Tragedy in Las Vegas
The tragedy in Las Vegas has raised the gun control debate, again. The conspiracy theories about what happened that night are clogging social media and the Internet in general. When Sunday morning dawned the national debate centered on over-priced men in silly pants, chasing a ball that doesn’t bounce well. The day got worse from there.
As for the men in silly pants, I am fascinated with the idea that it took a televised act of disrespect to our country’s sense of patriotism to get people’s attention regarding the poor character and behavior of football players. They stage deadly animal fights, father hordes of children with women they are not married to, drive overpriced vehicles while alcohol and drug impaired, and use their fists on women and children.
Professional athletes get paid more money in one day than our brave men and women in uniform earn in an entire year. The inequitable dispersal of financial remuneration between professional athletes or entertainers when compared to members of law enforcement and our military is so wrong.
Whichever publicist advised Colin Kaepernick he could attract attention to his failing career by taking a knee during the national anthem probably gets paid more than the highest paid first responders? If he wanted to attract attention to his client he got his wish.
The publicity stunt has sparked a national backlash that has people calling for a boycott of professional sports, especially the NFL.
The armageddon crowd is pointing to the events in Las Vegas as yet another indication of the approach of the end of days. The real news and fake news stories will feed on people’s fear of public events for years to come. The concept of personal safety in public has become an illusion.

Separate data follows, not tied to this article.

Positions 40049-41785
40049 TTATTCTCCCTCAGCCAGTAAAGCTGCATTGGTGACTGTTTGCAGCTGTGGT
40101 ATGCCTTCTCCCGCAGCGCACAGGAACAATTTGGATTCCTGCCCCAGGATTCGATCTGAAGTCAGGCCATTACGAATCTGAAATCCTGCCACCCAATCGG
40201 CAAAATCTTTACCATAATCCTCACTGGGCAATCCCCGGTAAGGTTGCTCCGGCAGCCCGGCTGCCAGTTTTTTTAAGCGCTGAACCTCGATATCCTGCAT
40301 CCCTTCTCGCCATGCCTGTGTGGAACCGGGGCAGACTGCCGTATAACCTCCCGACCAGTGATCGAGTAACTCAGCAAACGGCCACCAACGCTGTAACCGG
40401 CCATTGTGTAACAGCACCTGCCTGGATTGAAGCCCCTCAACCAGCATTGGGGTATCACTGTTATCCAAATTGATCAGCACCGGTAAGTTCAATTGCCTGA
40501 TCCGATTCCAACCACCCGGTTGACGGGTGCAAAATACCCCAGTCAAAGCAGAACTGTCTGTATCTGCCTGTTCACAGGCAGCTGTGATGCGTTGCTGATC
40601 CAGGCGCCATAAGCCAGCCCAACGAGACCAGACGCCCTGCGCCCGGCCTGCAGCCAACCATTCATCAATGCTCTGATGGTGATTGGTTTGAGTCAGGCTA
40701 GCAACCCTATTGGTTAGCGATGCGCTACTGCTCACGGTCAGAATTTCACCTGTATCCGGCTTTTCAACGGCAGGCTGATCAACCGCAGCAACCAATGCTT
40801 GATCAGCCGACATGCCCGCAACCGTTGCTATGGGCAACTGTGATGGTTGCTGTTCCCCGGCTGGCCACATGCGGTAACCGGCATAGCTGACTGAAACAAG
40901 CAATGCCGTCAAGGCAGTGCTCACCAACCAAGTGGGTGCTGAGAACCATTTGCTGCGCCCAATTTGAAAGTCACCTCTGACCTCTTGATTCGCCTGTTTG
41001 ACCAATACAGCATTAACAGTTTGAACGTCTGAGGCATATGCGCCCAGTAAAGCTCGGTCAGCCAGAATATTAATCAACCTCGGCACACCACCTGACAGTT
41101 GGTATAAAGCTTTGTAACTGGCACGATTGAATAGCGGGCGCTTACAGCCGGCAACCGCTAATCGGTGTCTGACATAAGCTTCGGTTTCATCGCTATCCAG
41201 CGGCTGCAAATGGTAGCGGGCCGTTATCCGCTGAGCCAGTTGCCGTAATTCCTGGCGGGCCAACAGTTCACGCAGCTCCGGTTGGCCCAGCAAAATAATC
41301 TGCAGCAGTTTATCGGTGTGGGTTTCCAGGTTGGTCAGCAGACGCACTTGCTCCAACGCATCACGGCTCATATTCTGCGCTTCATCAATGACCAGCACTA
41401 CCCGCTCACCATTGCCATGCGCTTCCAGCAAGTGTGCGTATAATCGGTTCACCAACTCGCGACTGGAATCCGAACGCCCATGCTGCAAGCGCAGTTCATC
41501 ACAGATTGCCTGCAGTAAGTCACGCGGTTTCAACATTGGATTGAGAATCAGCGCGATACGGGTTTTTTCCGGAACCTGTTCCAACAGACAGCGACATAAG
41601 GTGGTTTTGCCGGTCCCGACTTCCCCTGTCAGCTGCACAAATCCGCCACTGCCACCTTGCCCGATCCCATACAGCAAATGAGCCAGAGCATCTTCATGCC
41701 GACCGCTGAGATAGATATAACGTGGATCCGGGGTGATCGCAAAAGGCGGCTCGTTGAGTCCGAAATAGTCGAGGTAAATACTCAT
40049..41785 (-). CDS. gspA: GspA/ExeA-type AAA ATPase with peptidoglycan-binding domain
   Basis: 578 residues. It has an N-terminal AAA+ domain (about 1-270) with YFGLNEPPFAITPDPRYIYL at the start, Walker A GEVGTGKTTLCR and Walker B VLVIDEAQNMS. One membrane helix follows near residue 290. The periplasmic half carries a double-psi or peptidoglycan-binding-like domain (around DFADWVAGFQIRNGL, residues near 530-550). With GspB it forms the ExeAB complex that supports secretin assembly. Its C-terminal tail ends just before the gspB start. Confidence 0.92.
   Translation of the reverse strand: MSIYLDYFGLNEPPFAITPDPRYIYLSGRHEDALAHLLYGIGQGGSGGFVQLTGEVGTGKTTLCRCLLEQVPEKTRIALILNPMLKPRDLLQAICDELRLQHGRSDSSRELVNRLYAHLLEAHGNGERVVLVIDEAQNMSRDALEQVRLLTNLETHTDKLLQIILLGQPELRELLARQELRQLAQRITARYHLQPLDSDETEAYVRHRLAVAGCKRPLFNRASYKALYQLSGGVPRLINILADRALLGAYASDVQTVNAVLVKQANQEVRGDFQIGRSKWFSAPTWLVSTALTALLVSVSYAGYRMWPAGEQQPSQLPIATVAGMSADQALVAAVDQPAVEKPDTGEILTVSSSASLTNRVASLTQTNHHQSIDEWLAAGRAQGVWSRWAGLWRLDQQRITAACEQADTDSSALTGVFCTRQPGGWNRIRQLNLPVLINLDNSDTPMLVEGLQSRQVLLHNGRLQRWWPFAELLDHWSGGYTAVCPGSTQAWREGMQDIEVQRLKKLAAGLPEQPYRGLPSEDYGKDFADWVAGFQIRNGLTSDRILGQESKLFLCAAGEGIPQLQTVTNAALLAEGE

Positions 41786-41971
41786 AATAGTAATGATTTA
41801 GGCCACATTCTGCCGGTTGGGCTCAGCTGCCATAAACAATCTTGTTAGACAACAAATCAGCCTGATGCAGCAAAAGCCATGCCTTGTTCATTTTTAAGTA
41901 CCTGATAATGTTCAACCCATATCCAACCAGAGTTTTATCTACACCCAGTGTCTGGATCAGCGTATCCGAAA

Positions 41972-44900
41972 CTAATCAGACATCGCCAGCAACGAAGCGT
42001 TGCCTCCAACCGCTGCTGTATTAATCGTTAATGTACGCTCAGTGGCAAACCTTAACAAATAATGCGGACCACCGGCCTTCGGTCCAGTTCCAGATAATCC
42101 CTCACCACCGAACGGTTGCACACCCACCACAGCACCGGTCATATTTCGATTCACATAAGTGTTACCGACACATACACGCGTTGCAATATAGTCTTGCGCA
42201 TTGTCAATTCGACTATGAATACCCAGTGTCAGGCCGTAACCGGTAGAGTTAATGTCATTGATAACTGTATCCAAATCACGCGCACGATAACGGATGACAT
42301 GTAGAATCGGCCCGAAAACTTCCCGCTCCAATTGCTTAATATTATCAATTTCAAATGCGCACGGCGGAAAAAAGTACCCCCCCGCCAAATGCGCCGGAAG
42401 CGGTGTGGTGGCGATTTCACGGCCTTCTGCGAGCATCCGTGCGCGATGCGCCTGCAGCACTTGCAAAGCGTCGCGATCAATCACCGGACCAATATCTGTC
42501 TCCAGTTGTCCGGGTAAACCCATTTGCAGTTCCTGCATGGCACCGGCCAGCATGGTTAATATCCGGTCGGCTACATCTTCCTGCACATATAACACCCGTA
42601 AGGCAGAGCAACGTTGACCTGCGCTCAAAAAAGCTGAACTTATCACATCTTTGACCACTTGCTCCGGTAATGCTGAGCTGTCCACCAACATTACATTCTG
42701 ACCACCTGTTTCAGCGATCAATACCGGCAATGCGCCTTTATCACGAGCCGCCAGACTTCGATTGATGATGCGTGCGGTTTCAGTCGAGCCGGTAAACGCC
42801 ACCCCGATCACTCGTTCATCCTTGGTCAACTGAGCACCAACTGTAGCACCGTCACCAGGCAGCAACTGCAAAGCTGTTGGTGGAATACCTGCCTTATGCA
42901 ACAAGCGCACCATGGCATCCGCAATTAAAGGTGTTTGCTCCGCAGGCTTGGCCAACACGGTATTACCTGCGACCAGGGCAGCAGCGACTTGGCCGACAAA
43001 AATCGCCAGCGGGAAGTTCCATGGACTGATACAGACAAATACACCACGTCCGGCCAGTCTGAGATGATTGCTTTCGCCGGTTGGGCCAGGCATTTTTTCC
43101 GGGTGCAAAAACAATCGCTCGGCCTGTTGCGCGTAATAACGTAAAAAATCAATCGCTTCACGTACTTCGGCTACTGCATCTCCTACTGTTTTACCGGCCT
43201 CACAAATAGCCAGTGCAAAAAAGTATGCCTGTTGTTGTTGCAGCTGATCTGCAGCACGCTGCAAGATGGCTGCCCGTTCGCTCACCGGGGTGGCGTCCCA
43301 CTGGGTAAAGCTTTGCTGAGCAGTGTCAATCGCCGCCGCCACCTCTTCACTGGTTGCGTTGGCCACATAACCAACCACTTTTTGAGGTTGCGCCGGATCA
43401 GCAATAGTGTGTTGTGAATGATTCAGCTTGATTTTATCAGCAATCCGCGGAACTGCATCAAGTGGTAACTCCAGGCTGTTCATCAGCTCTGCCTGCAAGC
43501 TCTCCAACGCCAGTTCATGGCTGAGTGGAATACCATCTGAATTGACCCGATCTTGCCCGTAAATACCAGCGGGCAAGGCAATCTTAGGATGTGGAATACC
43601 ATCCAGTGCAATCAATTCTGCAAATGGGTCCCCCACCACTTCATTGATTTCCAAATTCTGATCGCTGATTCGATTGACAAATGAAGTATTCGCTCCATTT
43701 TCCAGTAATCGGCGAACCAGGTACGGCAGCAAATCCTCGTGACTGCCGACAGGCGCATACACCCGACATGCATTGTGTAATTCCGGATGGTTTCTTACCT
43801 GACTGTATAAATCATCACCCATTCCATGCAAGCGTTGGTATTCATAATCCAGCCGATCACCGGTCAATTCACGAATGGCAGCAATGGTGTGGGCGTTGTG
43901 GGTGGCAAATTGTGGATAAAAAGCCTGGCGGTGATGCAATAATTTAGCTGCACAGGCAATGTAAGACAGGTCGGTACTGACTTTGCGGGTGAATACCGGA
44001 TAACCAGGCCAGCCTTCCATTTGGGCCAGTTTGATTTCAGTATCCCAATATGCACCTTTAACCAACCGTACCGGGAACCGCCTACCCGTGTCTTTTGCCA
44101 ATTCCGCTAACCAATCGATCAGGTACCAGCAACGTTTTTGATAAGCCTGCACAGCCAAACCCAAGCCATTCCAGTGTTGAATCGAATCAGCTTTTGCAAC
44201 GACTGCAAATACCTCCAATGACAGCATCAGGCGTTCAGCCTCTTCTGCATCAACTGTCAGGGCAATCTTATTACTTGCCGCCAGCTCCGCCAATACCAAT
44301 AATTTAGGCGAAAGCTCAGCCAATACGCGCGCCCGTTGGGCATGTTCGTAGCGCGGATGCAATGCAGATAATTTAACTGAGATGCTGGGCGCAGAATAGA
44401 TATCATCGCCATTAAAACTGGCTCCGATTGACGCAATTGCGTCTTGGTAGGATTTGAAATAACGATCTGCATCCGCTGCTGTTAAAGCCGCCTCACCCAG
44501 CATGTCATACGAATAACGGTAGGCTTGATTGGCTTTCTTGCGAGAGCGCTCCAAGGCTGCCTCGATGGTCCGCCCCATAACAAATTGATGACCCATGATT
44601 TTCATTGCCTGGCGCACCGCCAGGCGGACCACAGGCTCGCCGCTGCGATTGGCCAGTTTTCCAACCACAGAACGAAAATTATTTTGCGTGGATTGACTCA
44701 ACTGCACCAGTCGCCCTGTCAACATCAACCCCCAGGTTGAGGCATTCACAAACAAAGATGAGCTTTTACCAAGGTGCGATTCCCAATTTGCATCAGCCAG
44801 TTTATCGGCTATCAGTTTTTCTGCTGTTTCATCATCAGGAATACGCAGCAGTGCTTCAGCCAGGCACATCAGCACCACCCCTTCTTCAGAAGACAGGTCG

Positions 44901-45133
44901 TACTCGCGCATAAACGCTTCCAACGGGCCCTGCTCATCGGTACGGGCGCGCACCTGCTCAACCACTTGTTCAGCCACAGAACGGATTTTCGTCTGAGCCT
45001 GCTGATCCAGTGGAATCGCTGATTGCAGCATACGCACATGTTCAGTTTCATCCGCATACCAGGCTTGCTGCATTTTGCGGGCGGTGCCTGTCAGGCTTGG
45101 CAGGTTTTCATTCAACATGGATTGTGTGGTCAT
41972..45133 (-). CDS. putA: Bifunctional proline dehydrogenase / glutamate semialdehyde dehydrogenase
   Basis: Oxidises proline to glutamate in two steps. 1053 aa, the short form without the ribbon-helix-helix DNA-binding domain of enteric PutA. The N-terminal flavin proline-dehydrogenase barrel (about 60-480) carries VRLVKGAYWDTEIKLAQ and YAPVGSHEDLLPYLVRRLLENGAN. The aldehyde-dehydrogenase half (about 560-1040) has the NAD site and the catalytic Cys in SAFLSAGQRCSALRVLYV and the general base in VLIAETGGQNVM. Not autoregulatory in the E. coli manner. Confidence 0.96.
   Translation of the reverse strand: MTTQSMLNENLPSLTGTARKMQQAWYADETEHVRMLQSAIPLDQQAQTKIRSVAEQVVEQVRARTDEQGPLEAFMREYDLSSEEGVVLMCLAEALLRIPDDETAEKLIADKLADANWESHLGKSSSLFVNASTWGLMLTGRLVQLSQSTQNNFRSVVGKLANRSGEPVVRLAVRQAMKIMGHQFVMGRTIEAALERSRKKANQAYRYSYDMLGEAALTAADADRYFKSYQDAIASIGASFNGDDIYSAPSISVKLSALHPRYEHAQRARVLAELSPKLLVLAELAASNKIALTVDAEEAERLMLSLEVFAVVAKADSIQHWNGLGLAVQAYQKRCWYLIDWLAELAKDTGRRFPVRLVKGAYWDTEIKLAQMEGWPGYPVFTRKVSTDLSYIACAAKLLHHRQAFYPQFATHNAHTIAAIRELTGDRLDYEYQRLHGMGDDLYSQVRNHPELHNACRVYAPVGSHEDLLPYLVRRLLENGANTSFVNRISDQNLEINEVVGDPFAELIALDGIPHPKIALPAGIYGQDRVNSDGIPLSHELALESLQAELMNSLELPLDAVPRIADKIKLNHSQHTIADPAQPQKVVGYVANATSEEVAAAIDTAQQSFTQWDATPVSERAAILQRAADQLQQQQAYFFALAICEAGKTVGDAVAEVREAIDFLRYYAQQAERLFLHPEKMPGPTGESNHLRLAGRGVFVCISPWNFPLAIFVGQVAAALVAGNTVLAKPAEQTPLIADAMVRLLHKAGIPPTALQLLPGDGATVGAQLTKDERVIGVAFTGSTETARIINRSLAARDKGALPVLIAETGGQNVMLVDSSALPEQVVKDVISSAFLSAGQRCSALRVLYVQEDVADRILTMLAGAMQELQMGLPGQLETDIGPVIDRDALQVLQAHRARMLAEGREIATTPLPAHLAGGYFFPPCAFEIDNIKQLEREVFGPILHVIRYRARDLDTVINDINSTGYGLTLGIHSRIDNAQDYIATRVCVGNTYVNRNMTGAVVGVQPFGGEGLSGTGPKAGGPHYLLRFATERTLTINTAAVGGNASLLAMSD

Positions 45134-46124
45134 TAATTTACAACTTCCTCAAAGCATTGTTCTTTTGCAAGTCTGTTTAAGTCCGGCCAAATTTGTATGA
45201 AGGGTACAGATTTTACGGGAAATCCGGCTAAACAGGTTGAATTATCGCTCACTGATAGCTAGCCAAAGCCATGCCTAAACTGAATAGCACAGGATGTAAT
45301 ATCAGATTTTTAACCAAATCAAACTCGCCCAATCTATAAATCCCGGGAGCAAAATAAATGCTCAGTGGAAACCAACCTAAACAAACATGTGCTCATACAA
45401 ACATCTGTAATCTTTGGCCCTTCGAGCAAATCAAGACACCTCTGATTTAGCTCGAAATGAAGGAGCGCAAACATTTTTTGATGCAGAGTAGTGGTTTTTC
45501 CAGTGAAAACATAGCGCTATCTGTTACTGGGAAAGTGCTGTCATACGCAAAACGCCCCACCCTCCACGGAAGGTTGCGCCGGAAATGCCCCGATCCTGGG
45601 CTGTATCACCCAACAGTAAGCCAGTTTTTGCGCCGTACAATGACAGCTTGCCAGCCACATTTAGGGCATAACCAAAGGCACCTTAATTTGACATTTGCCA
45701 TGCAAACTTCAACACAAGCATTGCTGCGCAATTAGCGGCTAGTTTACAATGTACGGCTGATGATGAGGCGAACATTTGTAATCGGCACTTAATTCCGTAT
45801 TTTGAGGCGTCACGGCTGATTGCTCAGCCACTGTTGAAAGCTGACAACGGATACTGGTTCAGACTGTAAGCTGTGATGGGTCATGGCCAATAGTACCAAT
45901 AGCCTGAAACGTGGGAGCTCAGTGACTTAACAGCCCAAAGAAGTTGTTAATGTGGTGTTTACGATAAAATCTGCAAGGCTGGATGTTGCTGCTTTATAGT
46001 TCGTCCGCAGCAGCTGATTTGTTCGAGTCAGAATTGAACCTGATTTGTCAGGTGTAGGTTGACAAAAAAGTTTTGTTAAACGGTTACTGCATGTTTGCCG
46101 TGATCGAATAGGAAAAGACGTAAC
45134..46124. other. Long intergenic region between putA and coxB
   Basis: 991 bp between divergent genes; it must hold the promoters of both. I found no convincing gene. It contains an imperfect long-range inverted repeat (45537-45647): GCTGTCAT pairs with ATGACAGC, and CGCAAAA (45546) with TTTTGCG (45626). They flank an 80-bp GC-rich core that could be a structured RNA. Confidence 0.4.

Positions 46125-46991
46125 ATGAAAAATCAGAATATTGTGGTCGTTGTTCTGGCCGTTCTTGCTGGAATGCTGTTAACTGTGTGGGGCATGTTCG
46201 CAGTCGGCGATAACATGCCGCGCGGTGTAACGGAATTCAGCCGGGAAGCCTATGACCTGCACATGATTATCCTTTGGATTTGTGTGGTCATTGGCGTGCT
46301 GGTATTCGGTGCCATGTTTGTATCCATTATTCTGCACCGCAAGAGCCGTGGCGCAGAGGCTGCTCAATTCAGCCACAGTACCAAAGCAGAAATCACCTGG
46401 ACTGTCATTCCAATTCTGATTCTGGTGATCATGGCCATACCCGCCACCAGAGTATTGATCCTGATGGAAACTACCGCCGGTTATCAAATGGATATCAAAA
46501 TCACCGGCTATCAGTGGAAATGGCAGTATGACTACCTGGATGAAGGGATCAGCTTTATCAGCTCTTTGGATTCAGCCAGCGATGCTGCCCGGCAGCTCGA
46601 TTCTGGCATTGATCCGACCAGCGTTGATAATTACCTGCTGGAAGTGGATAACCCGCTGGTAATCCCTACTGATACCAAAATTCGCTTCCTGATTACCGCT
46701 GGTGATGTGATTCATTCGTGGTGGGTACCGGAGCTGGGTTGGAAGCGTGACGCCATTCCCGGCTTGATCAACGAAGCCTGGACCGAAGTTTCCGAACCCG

The maniac that turned the Las Vegas strip into the OK Corral committed a final act of cowardice when he committed suicide before he could be captured. His death has saved the victims and their families from the satisfaction of a criminal trial and could possibly bankrupt the insurance industry when the civil suits start rolling in.
We mourn the deaths and the injuries inflicted on blameless music fans and others out enjoying a Sunday evening. It is another instance of the loss of both innocence and freedom from fear. Other stories keep emerging of ordinary people who reached out to help total strangers get medical attention and out of harm’s way.
The anti-firearms lobby will use the event to further restrict access to high power weaponry to the general public. Responsible gun owners will pay the price for the acts of the dead Vegas shooter.
Does what happened on Sunday in Las Vegas make the average citizen more or less likely to purchase a firearm? Bullet sales should take a huge leap as people will want to insure they have ammunition for the guns they already own. A surge in applications to carry concealed weapons is to be expected.
I have fired guns at the shooting range in Fresno near Costco on Shaw Avenue. To my surprise I didn’t enjoy it.
Small-caliber handguns are like digital cameras — if you keep pulling the trigger you should hit your target. Keep in mind that, while small-caliber weapons are capable of killing your target, it might just anger them. Be prepared to live a very complicated life should you use a firearm to defend yourself and your family. Surviving such a conflict is obviously one’s best case scenario. But the idea of a pistol within easy reach doesn’t appeal to me no matter how many cute purses with special firearm pockets I see.
Keep your head down and have a great weekend.